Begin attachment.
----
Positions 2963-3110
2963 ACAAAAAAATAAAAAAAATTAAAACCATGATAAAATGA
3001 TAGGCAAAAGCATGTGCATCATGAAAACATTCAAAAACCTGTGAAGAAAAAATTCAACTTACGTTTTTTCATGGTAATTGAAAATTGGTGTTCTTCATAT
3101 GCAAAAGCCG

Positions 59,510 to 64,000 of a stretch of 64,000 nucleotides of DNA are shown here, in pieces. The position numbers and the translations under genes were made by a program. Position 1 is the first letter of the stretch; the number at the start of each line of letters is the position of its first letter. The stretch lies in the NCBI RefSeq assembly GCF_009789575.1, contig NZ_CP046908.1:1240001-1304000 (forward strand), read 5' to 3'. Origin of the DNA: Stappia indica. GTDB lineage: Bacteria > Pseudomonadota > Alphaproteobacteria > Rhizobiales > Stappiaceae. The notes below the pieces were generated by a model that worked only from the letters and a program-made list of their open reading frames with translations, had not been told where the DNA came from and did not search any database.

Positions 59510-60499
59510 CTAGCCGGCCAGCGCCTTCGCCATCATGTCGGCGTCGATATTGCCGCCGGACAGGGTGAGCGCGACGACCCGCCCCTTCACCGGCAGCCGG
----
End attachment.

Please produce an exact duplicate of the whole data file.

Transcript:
Positions 2963-3110
2963 ACAAAAAAATAAAAAAAATTAAAACCATGATAAAATGA
3001 TAGGCAAAAGCATGTGCATCATGAAAACATTCAAAAACCTGTGAAGAAAAAATTCAACTTACGTTTTTTCATGGTAATTGAAAATTGGTGTTCTTCATAT
3101 GCAAAAGCCG

Positions 59,510 to 64,000 of a stretch of 64,000 nucleotides of DNA are shown here, in pieces. The position numbers and the translations under genes were made by a program. Position 1 is the first letter of the stretch; the number at the start of each line of letters is the position of its first letter. The stretch lies in the NCBI RefSeq assembly GCF_009789575.1, contig NZ_CP046908.1:1240001-1304000 (forward strand), read 5' to 3'. Origin of the DNA: Stappia indica. GTDB lineage: Bacteria > Pseudomonadota > Alphaproteobacteria > Rhizobiales > Stappiaceae. The notes below the pieces were generated by a model that worked only from the letters and a program-made list of their open reading frames with translations, had not been told where the DNA came from and did not search any database.

Positions 59510-60499
59510 CTAGCCGGCCAGCGCCTTCGCCATCATGTCGGCGTCGATATTGCCGCCGGACAGGGTGAGCGCGACGACCCGCCCCTTCACCGGCAGCCGG